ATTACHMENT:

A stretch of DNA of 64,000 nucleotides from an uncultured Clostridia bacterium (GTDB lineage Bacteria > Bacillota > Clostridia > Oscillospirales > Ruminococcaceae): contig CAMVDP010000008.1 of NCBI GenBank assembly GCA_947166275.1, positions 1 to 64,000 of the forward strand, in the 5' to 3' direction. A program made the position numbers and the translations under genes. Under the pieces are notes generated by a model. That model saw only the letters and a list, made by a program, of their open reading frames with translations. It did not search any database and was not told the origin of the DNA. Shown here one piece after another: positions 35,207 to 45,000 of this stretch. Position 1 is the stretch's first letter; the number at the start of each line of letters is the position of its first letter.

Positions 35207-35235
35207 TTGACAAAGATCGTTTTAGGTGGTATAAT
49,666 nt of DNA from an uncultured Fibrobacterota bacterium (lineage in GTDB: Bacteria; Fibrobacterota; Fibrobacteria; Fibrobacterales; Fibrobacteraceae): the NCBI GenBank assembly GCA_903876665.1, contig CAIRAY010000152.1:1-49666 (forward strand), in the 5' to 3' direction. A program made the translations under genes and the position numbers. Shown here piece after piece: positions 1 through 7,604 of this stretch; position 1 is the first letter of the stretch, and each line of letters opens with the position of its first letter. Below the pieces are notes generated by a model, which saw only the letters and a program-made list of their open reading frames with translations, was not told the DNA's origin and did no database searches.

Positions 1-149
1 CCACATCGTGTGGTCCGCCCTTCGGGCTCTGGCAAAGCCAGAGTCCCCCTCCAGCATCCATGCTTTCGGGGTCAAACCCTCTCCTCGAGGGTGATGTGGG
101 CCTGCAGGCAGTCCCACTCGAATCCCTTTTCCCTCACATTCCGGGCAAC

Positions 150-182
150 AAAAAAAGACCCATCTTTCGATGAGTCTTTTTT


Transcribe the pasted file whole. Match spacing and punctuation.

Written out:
A stretch of DNA of 64,000 nucleotides from an uncultured Clostridia bacterium (GTDB lineage Bacteria > Bacillota > Clostridia > Oscillospirales > Ruminococcaceae): contig CAMVDP010000008.1 of NCBI GenBank assembly GCA_947166275.1, positions 1 to 64,000 of the forward strand, in the 5' to 3' direction. A program made the position numbers and the translations under genes. Under the pieces are notes generated by a model. That model saw only the letters and a list, made by a program, of their open reading frames with translations. It did not search any database and was not told the origin of the DNA. Shown here one piece after another: positions 35,207 to 45,000 of this stretch. Position 1 is the stretch's first letter; the number at the start of each line of letters is the position of its first letter.

Positions 35207-35235
35207 TTGACAAAGATCGTTTTAGGTGGTATAAT
49,666 nt of DNA from an uncultured Fibrobacterota bacterium (lineage in GTDB: Bacteria; Fibrobacterota; Fibrobacteria; Fibrobacterales; Fibrobacteraceae): the NCBI GenBank assembly GCA_903876665.1, contig CAIRAY010000152.1:1-49666 (forward strand), in the 5' to 3' direction. A program made the translations under genes and the position numbers. Shown here piece after piece: positions 1 through 7,604 of this stretch; position 1 is the first letter of the stretch, and each line of letters opens with the position of its first letter. Below the pieces are notes generated by a model, which saw only the letters and a program-made list of their open reading frames with translations, was not told the DNA's origin and did no database searches.

Positions 1-149
1 CCACATCGTGTGGTCCGCCCTTCGGGCTCTGGCAAAGCCAGAGTCCCCCTCCAGCATCCATGCTTTCGGGGTCAAACCCTCTCCTCGAGGGTGATGTGGG
101 CCTGCAGGCAGTCCCACTCGAATCCCTTTTCCCTCACATTCCGGGCAAC

Positions 150-182
150 AAAAAAAGACCCATCTTTCGATGAGTCTTTTTT